One of the main obstacles which make student struggle is cognitive overload. It's the amount of information that students' memory and attention can handle before it's get overwhelmed. Cognitive overload hinders learning, so 4C/ID tries to reduce it by providing students with two types of information:
  1. Supportive — information that helps students to compare different problem situations. This information theory describes the general domain, its principles, rules, and relations (theory). It helps understand the general idea of how to solve that kind of problem in different conditions.
  2. Procedural — information that helps students solve a particular problem. For example, the cheat list with rules of thumb or other tips that allow a student to focus on problem-solving instead of wasting energy on recalling something.
Components 4 — The part-time practice
Part-time practice is a practice that is designed for students to help them train a particular skill to make them automatic.
While component 1, simulations of the real-world problem, focuses on assisting students in training using the set of competencies in a particular condition, the part-time practice focuses on the atomisation of one skill. One could better solve problems if some skills can be used without thinking, that is, automatically. For example, if a back-end developer could type blindly, then s/he would not waste effort on typing and could focus on problem-solving.
Four components help in understanding the basic principles of the model. In practice, the ideal program consists of several series of learning tasks, i.e., several series of simulations of the real-world problem that guide the student from easy to a real-life condition. Each series should be accompanied by appropriate supportive information, and each situation should be accompanied by procedural information (if needed). Also, the part-task should be added for the skills that need atomisation. It turns out that the four components are developed several times for each series of simulations.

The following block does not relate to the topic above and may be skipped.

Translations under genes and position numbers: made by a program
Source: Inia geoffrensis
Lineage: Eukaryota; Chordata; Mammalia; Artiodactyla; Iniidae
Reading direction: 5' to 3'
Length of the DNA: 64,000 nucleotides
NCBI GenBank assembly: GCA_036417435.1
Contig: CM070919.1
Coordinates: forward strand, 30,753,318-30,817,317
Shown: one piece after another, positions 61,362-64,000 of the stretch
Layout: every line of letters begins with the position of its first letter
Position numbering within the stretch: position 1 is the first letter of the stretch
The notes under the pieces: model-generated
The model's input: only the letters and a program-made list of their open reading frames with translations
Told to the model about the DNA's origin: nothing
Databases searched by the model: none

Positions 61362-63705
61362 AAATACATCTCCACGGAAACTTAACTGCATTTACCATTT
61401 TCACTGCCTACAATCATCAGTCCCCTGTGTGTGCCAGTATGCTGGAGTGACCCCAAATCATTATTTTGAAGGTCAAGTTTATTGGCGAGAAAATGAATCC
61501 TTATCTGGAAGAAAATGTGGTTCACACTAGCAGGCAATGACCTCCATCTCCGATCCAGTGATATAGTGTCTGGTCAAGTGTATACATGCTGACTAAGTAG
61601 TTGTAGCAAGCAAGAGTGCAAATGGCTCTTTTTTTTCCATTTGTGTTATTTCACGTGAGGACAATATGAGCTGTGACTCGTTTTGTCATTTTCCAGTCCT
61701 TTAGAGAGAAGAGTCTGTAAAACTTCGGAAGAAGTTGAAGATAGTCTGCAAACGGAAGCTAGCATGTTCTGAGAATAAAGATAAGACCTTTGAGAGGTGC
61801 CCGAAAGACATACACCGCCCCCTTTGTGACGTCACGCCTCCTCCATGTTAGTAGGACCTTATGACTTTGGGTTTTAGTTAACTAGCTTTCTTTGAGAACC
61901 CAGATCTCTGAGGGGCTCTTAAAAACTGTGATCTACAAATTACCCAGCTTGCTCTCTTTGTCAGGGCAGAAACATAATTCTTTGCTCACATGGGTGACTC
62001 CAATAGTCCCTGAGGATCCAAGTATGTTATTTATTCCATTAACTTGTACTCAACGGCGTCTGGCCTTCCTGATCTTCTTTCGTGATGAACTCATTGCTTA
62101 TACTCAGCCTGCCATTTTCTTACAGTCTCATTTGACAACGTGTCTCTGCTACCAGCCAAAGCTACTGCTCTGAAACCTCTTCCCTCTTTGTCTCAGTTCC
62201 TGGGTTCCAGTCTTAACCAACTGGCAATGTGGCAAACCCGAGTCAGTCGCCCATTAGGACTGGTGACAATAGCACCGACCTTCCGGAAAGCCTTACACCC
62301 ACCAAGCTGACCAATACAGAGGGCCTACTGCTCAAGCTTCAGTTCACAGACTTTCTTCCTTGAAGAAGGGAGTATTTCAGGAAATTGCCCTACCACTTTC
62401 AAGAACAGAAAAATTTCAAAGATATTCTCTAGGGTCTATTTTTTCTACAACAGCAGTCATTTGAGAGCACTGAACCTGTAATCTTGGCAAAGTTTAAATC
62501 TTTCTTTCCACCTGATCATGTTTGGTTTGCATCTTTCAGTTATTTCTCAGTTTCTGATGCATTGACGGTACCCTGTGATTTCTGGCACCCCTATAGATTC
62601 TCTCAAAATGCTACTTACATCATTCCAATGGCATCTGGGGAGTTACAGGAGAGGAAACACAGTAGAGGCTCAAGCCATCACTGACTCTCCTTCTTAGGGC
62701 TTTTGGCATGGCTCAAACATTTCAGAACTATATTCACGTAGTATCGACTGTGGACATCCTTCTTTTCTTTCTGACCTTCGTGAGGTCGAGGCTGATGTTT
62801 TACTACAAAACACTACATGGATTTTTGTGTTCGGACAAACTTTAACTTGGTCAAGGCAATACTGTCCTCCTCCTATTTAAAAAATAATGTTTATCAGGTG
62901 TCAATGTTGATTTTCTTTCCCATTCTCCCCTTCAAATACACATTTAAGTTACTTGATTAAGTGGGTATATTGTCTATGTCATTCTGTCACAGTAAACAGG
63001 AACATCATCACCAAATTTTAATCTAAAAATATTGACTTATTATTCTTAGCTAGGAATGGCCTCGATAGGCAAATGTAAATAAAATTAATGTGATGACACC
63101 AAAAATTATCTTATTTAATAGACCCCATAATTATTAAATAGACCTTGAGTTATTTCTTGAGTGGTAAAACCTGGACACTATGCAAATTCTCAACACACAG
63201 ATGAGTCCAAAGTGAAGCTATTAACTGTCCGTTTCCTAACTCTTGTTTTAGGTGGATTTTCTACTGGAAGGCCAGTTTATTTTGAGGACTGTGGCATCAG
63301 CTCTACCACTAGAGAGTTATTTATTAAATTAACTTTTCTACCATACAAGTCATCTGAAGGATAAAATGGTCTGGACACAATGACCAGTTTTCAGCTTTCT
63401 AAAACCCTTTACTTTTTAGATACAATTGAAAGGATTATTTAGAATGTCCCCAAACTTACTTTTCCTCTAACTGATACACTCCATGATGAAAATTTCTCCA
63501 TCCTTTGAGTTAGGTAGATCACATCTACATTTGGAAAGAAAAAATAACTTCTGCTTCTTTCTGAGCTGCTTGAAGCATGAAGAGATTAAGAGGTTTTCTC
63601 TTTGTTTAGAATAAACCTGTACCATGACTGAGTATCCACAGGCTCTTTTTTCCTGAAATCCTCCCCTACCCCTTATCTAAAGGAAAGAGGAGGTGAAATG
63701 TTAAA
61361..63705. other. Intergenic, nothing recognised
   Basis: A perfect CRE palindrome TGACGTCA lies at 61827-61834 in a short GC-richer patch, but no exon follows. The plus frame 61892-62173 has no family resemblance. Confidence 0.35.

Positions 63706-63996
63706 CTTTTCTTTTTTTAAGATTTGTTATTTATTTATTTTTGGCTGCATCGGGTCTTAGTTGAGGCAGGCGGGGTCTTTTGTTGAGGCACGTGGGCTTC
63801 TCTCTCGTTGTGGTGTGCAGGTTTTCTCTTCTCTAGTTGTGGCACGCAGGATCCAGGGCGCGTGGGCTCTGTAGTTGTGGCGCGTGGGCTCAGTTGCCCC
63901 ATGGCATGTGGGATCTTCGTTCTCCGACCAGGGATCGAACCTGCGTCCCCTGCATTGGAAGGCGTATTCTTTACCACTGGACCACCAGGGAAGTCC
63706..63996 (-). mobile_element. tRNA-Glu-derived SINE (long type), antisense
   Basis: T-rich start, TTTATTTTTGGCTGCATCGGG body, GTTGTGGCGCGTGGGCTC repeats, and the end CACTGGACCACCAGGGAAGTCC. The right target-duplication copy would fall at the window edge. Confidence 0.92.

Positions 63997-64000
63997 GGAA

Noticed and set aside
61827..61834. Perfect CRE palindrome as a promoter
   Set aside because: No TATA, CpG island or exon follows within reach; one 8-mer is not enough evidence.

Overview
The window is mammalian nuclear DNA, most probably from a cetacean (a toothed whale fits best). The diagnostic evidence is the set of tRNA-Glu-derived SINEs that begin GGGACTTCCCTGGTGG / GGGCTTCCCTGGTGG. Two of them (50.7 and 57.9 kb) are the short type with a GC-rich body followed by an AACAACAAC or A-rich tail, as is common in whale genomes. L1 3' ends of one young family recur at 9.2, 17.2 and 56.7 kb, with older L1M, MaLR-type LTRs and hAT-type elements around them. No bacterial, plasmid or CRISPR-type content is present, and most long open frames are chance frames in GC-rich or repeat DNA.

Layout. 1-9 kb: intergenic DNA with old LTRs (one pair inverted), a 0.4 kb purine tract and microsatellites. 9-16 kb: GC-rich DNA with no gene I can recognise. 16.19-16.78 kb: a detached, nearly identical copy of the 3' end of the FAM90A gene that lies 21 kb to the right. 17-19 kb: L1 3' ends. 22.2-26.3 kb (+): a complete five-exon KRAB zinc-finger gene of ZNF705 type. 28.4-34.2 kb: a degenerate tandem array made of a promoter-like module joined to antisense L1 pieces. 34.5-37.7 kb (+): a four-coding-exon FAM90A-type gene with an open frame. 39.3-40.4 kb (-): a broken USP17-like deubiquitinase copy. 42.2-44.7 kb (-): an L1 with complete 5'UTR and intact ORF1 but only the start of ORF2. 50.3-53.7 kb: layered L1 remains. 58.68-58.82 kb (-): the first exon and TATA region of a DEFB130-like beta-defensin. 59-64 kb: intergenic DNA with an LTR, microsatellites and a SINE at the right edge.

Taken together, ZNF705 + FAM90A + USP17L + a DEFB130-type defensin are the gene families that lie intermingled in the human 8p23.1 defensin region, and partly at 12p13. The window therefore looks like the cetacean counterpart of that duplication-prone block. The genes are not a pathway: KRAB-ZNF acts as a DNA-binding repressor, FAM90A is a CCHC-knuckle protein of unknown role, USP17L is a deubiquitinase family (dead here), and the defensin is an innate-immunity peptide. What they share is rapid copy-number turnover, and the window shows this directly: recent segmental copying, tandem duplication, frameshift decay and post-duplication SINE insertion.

Below is my version of the model's visualization, and the original is here: https://www.4cid.org/
The original 10 steps algorithm for 4C/ID
The ideal program designed according to the 4C/ID makes students go through different conditions — from the easiest to the most complex and real. To do so, students should solve several problem simulations (called "learning tasks") within different conditions (called "the task class"). That could be many problem simulations, especially when a final condition and the level of the problem's complexity to which program planning to prepare students is challenging. In other words, students will need to go through many conditions and, thus, many problem simulations (many task classes). Just imagine how much work it will take to design and develop all these task classes!

When you now have a picture of the ideal program and are possibly, totally scared, I hope to calm you down and give you the courage with my suggestions about how to start with 4C/ID and stay motivated.